two pieces of thin wood placed at right angles to each other. On the upright board were fixed two projecting pieces of gas carbon, between which was supported a pencil of the same material, pointed at each end. A current from a … battery (shown by the side of the instrument) was passed through the carbon, the vibrations of sound causing the pieces of carbon to press against each other with varying degrees of force. When the battery was put into communication with an ordinary telephone, the different sounds so caused could be heard easily some distance away. The ticking of a watch could be heard at the other end of the room, while the dropping of a needle sounded, through a telephone thirty yards away, like a disagreeably loud noise.36

The device was nevertheless greeted in the press as ‘this wonderful addition to the scientific discoveries of the past two years’, and in his presidential address to the Conversazione, Ellery had this to say about it:

The principles recognised in the action of the telephone and microphone point to the existence of an entirely new field for experiment in some of the less understood properties of magnetism and electricity; and although their practical applications are as yet limited, there can be little doubt that they will eventually become of great value to the electrician, physicist, and even to the surgeon; indeed, the value of the microphone in surgical diagnosis has already been demonstrated. While a wonderful future is predicted for the phonograph, at present if we except its power of giving a peculiar graphic representation of multiple and complex sounds, it cannot be said to be out of the category of scientific toys.37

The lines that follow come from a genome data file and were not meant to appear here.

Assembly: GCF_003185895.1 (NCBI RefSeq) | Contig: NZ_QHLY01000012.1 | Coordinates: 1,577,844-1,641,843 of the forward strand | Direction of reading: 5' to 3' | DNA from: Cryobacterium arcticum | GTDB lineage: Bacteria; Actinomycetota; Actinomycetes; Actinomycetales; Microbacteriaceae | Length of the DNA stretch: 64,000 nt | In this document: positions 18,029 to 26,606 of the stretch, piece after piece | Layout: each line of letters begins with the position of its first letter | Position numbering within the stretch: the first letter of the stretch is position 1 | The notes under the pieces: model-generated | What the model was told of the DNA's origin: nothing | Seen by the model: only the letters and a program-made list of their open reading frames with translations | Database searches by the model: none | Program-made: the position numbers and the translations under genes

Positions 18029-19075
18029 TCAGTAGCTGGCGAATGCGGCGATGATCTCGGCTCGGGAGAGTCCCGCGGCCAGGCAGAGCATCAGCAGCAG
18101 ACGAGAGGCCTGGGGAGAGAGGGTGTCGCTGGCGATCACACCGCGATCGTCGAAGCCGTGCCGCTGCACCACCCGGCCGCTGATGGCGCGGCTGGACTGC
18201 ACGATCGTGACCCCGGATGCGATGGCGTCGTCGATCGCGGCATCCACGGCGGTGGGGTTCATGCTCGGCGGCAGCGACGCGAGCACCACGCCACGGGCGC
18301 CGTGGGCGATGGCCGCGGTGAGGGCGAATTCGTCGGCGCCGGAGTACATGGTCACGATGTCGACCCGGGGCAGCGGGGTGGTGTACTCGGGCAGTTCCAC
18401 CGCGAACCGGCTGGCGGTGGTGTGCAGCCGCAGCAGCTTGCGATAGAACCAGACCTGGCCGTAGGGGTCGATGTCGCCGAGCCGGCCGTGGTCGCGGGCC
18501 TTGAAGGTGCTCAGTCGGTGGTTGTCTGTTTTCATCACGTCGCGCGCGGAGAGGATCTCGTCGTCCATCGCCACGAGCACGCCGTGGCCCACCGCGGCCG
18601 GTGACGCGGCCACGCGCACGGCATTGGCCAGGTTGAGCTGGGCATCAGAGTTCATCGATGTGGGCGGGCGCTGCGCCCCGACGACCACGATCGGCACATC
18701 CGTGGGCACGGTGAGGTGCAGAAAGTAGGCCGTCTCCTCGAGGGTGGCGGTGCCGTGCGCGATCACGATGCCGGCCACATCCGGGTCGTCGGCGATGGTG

Ironically the Illustrated Australian News engraving includes a vignette of Ellery reading his thirteenth annual address to the Society without the benefit of amplification, alongside an illustration of the prototype microphone which is the size of a suitcase.

Despite Sutherland’s disappointment in his experiments with the phonograph, the apparatus attracted a good deal of attention at the Conversazione. The phonograph on display in Melbourne in 1878 ‘was made upon the same model as those described in various scientific works’. The Illustrated Australian News reported:

The sounds emitted were of course feeble, and the tone of the voice, as reproduced, was somewhat cracked. The air of Rule Britannia could easily be followed and the Hip, hip, hurrah in the chorus of He’s a Jolly Good Fellow came out in a wonderfully distinct manner.38

The potential of the telephone for practical application would have been much clearer to contemporary audiences, especially in light of the precedent set by the telegraph for long-distance communication networks. As Ellery pointed out that ‘this wonderful little instrument has been greatly improved, and is now in actual use in Melbourne, not only as a toy, but as a means of communication.’39 But the instrument clearly retained its novelty in 1880: the Australasian Sketcher shows a pair of devices set up back to back, and two visitors happy to converse through it while standing less than an arm’s length apart.